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Puja (Sanskrit: पूजा pūjā f.) Adoration, adoration, distinction, a Hindu worship ritual. The puja is one of the most common worship rituals in Hinduism. The ceremony, in which elements of Karma Yoga, Bhakti Yoga, Raja Yoga and Jnana Yoga flow together, is already described in the Vedas and the Puranas.

A puja can address an aspect of the divine, such as a Krishna, Ganesha or Durga puja, or to a spiritual teacher (guru puja). The focus of the ceremony is usually a statue of the deity addressed (Murti), but sometimes an emblem or a plant as a symbol of the divine.

In many Hindu traditions, puja is part of daily religious practice. But it is also a frequently used ceremony at religious festivals and other special occasions. The rituals serve the concentration of the mind, the opening of the heart and the unity with the divine power, in that the mind is first fixed on an external object and then turned inward at rest. They also have purifying power and can attract healing energies.

Structure, logic and components of a puja

- A lecture by Sukadev Bretz 2020 -

  • What is puja
  • What are the parts of a puja?
  • What are they for?

I want to talk about that today.

Puja is the worship ritual par excellence in India, one could say: components of puja ultimately make up arati, puja is slightly modified to homa, even a satsang has components of a puja somewhere. Puja means: worship, worship ritual. And of course, India is a big country, India has a history going back thousands of years and there are many different traditions. Today I would like to discuss the components of the puja that we use in Yoga Vidya in the tradition that Swami Vishnu-devananda taught me and that you can also find in the Sivananda Ashram Rishikesh, for example.

Twelve components of a puja

A puja in our tradition has twelve components:

1. Om, the cosmic sound.
2. Achamana, the inner purification and the purification of the place.
3. Tilaka, applying the three sacred powders to the opening of the third eye.
4. Avahana, the invocation of the divine presence.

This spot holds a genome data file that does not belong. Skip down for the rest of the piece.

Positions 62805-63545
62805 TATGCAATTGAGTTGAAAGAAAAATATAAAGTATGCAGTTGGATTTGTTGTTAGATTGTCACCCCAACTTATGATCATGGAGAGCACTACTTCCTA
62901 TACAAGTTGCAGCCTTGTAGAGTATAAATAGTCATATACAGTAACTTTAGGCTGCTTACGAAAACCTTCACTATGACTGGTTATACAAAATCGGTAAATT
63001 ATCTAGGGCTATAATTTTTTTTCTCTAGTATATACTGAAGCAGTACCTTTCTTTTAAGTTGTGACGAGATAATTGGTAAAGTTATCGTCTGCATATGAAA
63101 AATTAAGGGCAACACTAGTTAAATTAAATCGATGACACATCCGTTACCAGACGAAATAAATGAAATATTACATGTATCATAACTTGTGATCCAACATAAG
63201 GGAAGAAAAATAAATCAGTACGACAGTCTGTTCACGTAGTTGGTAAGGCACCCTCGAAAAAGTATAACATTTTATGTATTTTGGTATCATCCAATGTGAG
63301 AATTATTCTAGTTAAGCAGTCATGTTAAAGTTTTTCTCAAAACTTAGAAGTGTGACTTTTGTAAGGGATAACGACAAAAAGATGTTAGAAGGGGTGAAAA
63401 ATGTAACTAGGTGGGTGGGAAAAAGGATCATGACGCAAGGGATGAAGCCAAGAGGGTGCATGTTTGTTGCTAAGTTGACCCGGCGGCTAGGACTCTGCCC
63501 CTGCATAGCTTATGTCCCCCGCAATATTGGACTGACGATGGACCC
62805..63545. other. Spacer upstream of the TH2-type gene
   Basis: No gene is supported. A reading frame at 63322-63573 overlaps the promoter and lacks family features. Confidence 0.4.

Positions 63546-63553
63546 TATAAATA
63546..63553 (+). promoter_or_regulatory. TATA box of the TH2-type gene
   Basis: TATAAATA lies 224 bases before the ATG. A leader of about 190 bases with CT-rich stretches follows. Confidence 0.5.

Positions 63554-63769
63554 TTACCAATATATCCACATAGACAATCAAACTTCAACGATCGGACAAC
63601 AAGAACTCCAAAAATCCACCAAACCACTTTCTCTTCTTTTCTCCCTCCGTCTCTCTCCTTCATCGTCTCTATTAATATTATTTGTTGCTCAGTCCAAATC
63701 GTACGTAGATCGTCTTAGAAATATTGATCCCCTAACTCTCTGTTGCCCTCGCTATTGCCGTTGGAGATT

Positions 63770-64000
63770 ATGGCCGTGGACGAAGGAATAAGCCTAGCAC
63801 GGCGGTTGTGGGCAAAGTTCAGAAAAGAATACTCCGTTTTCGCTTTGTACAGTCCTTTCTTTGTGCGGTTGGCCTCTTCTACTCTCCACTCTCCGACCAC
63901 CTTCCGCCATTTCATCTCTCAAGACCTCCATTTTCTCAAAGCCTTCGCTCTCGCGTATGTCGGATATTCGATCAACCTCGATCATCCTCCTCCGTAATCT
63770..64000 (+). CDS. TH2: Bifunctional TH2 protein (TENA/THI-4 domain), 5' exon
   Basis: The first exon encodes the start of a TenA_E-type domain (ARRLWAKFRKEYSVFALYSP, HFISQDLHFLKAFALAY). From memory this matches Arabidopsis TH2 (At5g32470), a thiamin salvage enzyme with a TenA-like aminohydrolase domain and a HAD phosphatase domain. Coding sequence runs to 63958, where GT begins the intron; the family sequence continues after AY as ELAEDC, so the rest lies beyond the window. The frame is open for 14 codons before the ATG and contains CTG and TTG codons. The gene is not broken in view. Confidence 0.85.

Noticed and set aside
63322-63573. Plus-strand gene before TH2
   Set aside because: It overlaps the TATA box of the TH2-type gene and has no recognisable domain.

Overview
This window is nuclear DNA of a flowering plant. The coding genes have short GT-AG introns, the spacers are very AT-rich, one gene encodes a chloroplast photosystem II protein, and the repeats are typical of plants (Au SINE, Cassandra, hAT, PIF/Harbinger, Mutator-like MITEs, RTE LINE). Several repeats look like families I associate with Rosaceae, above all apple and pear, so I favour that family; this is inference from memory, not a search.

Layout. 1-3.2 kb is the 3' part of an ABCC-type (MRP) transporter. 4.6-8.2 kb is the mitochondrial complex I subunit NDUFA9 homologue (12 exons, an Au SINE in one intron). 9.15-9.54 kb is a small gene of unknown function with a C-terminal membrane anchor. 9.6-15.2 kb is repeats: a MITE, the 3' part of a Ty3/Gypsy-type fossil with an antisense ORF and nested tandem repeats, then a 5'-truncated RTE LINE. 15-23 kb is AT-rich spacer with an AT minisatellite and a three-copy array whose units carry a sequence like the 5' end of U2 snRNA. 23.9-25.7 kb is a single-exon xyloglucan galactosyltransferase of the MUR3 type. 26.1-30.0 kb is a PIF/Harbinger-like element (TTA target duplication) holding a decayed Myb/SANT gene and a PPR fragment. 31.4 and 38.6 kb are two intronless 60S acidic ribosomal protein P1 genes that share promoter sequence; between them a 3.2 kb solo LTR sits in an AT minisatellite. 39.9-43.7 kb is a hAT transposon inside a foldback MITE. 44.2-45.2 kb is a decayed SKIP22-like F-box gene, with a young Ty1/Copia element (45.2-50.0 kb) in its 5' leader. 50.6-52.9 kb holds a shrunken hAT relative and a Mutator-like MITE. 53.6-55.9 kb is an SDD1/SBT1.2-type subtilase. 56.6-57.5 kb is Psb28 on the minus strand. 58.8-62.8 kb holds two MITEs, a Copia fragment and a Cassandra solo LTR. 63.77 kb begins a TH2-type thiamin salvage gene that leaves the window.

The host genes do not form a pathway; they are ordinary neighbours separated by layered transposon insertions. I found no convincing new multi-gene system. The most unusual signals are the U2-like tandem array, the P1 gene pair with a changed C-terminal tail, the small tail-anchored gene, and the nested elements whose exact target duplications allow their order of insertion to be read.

5. Sankalpa,
6. Meditation, or a wish where you say the puja for certain people, or for a certain concern.
7. Abhishekam, that is, the ritual pouring of water or rice milk over the murtis.
8. Alankara - adorn.
9. Archana, offering of flowers and rice along with devotional mantras that typically end with namah.
10. Samapana, offering of incense, light and food. Mangala Charana means: blessings for all beings everywhere.
11. Arati - light ceremony.
12. Vandana - bow down.


You start a puja with OM - OM is the cosmic sound, you repeat Om 3 times, the body, mind and soul are completely present. If you want, you can also ring the bell during this time, or blow a conch shell to be completely there now.


Achamana means: You take three sips of water and sprinkle the water in the different directions in order to purify yourself, ultimately to make yourself an instrument. You want to make yourself and the place completely pure, so that the blessing can be experienced. Because puja is ultimately not just what we do externally, puja is above all the experience of divine presence and then it is important to make yourself completely pure.


Tilaka: You put the three holy powders on your forehead and that symbolizes the opening of the third eye. What makes puja really special can be experienced when our heart is open and especially when our third eye is open, then we learn that what puja is for, what we do puja for.


Avahana is the invocation of the divine presence through mantras and also with inner reverence. God is everywhere, the divine is everywhere, with Avahana we invoke this divine presence, especially for the Murtis whom we will worship.

Sankalpa and Dhyana

Sankalpa can also simply be Dhyana, that is, meditation, going into silence, feeling the divine presence, or one can say a prayer, make a resolution and ask God that the power of this puja goes to the cause that we are Offer up to God at this moment.


Abhishekam symbolizes the overflowing of our hearts, may our hearts overflow with love and may we bathe God with this love, everywhere. May we experience this love of God in our hearts and make it tangible. And for this we do this ritual pouring over the murtis with water or rice milk.


Alankara is the decoration of the murtis, the three holy powders are applied there again - now the murtis, you can offer flowers, malas, flower garlands and as a symbol - we want to offer everything beautiful to the murtis so that God can offer it.


Then we worship the divine with Archana. One could repeat here the 108 names of the respective aspect of God or one repeat a mantra that typically ends with Namah a few times: 9x, 27x, 54x, 108x, taking a few flowers, giving them to the heart and offering them. Namah, namah - symbol for it - may we do everything we do with all our hearts and may we then offer it to God.